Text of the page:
It is the first such pay raise enacted since 2000. Representatives conducted no public hearings on it, having only fleetingly discussed potential adjustments to politicians’ compensation during committee meetings.
The measure would increase each legislator’s salary from $28,000 to $40,000 next year and, beginning in 2025, adjust pay upward biennially according to the Employment Cost Index.
The Constitution State’s governor, lieutenant governor, treasurer, secretary of state, attorney general and comptroller would also get pay hikes under the legislation. The governor’s salary — now at $150,000, though current Governor Ned Lamont (D) does not accept it — would be tied to the state Supreme Court’s chief justice’s pay which is currently $206,617. The other constitutional officers’ compensation would be tied to that of the state’s Superior Court judges.
On Monday, Lamont said he will sign the bill should both legislative chambers pass it.
The raise prevailed after 20 minutes of discussion during which no legislator spoke against it. State Representative Bob Godfrey (D-Danbury) initially remarked that inflation has rendered $28,000 at the time of the last pay hike equivalent to about $45,000 in current dollars. He and other backers of the legislation complained that fewer Nutmeggers of modest incomes now find themselves able to seek state offices that demand much time but pay relatively little.
Raise supporters furthermore characterized the General Assembly as a de facto near-full-time legislature, despite its nominal part-time status. The National Conference of State Legislatures (NCSL) categorizes Connecticut’s lawmaking body among 26 “gray” state legislatures, meaning members typically assert that they spend over two-thirds of their professional time on state business. According to the NCSL, the average member of a gray legislature received $41,110 in state salary last year.
“We’ve heard … members are leaving because they can’t afford to stay here because the pay is too low,” Godfrey said. “And you can talk about part-time legislatures until the cows come home; we’re not [one].”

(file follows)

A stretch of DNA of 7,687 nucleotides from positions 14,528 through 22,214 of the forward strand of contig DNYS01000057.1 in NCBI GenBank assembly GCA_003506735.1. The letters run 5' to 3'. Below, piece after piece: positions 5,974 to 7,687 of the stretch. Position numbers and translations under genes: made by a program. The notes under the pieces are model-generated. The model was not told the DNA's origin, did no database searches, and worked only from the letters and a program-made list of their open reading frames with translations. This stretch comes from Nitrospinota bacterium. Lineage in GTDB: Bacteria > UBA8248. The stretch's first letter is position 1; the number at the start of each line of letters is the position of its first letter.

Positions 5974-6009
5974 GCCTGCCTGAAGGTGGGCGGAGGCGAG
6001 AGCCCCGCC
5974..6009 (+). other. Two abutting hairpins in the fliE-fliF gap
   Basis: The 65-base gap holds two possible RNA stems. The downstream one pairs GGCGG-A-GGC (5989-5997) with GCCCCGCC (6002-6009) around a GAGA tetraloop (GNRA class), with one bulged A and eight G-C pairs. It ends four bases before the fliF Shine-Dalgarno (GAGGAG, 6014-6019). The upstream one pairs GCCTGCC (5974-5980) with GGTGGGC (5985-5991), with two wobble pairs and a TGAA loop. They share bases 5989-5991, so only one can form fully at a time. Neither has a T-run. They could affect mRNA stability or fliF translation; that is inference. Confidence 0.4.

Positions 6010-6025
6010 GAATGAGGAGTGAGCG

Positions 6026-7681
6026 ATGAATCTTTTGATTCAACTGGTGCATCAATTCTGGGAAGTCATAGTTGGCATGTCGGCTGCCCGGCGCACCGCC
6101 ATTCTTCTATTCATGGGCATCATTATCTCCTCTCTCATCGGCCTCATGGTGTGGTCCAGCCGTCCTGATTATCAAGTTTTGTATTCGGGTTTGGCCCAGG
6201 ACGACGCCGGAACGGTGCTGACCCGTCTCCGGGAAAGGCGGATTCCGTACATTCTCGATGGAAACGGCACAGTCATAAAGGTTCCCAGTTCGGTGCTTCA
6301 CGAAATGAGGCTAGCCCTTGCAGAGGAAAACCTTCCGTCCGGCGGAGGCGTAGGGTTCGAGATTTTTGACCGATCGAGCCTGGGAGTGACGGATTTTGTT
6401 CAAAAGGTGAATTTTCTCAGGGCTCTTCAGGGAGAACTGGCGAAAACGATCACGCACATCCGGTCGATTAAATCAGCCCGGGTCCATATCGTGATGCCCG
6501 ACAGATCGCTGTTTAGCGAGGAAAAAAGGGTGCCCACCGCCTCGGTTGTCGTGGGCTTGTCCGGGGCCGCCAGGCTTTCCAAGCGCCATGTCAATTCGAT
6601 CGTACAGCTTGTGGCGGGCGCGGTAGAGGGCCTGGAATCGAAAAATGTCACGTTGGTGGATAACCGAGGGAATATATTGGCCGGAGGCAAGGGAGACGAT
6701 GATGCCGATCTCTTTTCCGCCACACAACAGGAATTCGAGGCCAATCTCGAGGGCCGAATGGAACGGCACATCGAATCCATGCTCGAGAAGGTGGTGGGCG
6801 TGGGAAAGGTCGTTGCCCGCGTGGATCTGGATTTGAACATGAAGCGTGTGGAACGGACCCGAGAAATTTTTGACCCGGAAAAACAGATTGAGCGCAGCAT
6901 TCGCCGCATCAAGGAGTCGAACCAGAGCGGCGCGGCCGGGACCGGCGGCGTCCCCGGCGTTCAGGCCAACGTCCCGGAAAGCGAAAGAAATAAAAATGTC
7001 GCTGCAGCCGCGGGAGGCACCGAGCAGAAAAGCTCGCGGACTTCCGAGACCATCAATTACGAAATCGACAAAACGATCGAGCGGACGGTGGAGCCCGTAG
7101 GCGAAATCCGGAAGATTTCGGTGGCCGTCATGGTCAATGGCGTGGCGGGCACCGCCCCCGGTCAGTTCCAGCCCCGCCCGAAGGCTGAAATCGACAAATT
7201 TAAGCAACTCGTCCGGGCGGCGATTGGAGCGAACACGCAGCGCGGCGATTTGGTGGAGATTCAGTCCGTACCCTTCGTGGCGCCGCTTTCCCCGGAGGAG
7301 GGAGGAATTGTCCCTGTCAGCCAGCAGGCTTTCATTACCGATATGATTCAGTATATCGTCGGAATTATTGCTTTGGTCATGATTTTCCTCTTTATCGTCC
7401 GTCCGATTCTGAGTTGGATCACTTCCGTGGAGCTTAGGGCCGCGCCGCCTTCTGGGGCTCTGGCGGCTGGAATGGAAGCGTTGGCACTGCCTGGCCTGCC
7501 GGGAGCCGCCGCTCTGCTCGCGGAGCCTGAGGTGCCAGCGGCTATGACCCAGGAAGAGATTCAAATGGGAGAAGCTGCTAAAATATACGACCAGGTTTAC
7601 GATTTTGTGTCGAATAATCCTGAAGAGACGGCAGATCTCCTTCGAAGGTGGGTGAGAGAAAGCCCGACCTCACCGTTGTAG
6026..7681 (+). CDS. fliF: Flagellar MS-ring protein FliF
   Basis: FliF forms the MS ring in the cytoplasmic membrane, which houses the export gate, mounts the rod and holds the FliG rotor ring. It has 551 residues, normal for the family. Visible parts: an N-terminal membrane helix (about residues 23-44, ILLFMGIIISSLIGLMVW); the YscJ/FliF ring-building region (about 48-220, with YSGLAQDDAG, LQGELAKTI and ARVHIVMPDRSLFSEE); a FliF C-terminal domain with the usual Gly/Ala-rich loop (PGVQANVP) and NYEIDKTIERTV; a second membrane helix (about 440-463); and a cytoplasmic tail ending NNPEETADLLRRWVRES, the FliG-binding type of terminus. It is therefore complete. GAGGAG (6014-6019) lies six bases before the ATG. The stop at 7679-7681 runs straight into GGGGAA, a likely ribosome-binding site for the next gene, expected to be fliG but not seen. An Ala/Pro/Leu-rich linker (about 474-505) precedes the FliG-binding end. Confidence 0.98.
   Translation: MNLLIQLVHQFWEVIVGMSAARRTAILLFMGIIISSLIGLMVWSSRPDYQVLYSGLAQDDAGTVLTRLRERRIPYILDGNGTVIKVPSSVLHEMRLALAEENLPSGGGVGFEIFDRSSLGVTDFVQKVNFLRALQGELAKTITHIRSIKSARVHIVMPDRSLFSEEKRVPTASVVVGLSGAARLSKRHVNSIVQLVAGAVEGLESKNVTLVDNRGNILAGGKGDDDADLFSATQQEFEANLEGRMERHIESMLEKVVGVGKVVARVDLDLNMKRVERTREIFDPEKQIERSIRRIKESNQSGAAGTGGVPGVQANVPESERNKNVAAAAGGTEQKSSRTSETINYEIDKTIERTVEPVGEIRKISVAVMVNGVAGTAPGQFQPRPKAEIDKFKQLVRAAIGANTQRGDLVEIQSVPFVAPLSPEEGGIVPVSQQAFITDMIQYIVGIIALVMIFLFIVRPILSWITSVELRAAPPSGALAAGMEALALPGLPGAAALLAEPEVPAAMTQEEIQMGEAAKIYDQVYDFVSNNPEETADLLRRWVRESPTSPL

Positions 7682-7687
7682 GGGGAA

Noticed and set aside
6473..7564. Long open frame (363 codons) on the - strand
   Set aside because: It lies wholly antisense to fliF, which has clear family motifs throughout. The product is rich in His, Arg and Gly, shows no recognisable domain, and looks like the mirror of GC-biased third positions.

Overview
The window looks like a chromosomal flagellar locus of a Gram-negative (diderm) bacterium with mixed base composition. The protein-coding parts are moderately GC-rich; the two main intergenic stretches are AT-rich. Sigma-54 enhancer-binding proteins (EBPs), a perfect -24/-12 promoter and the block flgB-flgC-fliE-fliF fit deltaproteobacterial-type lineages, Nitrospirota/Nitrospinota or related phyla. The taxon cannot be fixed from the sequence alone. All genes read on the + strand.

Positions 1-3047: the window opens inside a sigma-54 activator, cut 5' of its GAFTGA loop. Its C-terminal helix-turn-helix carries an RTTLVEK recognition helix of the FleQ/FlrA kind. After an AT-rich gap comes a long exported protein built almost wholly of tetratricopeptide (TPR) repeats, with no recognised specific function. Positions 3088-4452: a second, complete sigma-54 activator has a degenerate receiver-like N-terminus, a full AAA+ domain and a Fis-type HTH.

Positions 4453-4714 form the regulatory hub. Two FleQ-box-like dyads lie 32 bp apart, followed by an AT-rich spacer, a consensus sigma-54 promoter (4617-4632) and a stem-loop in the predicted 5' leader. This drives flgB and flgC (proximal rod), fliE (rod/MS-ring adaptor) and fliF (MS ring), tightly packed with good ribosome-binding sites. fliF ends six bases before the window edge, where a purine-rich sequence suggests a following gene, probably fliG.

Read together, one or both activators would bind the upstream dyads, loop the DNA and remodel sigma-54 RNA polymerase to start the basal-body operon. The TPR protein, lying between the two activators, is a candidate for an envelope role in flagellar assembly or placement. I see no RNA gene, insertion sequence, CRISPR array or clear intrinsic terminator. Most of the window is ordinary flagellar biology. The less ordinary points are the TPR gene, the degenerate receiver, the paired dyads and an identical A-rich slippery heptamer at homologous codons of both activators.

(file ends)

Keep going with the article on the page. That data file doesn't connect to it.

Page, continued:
State Rep. Doug Dubitsky (R-Chaplin) concurred with his Democratic colleague that circumstances warrant a substantial pay increase absent a measure to make Connecticut legislators’ jobs “truly part-time.” In the past, Dubitsky introduced a bill to that effect, decreasing the number of session days but also nixing benefit packages and aligning salaries with the reduced workload. He recalled his colleagues balking at that reform.
“That bill went over like a brick balloon,” he said. “So the question is: What do we do? We’ve got this system in place that is designed to limit the type of people who can do this job, and I think that’s wrong.”
Ken Girardin, director of policy and research at the Hartford-based Yankee Institute, objected to the pay-hike legislation, reasoning that while salary changes arguably deserve consideration, he believes the bill passed by the House got taken up too precipitously. He further regretted that lawmakers are embracing automatic biennial raises after no substantive debate on the subject.
“This was sprung on the Connecticut public with literally minutes notice,” he said. “No hearings, no outside testimony, no nothing. And that is not a good way to make policy.”
Girardin argued that legislators could have more defensibly proposed a substantial one-time pay increase while removing themselves from participation in the state pension and health systems that they oversee.
He concluded his reaction to the legislation by responding to a remark Dubitsky made that the payment system does not attract the “best and brightest” to state office.
“If there’s such concern about the quality of the people getting elected, I, for one, would like to hear from the lawmakers which lawmakers they think don’t belong in any of these offices,” Girardin said.
The vast majority of the House’s Democratic Caucus voted in favor of the bill, with only 11 members voting in the negative: Jill Barry (D-Glastonbury), Patrick Boyd (D-Brooklyn), Michael DiGiovancarlo (D-Waterbury), Jaime Foster (D-East Windsor), Jennifer Leeper (D-Fairfield), Liz Linehan (D-Cheshire), Ronald Napoli (D-Waterbury), John-Michael Parker (D-Durham), Kara Rochelle (D-Ansonia), Mary Welander (D-Orange), and Kerry Szeps Wood (D-Newington).
Eleven of the House’s 54 Republicans voted for the increase: Dubitsky, Tim Ackert (R-Columbia), Whit Betts (R-Bristol), Vincent Candelora (R-North Branford), Robin Green (R-Andover), David Labriola (R-Oxford), Brian Lanoue (R-Griswold), Ben McGorty (R-Shelton), Tom O’Dea (R-New Canaan), Tony Scott (R-Monroe), and David Wilson (R-Litchfield).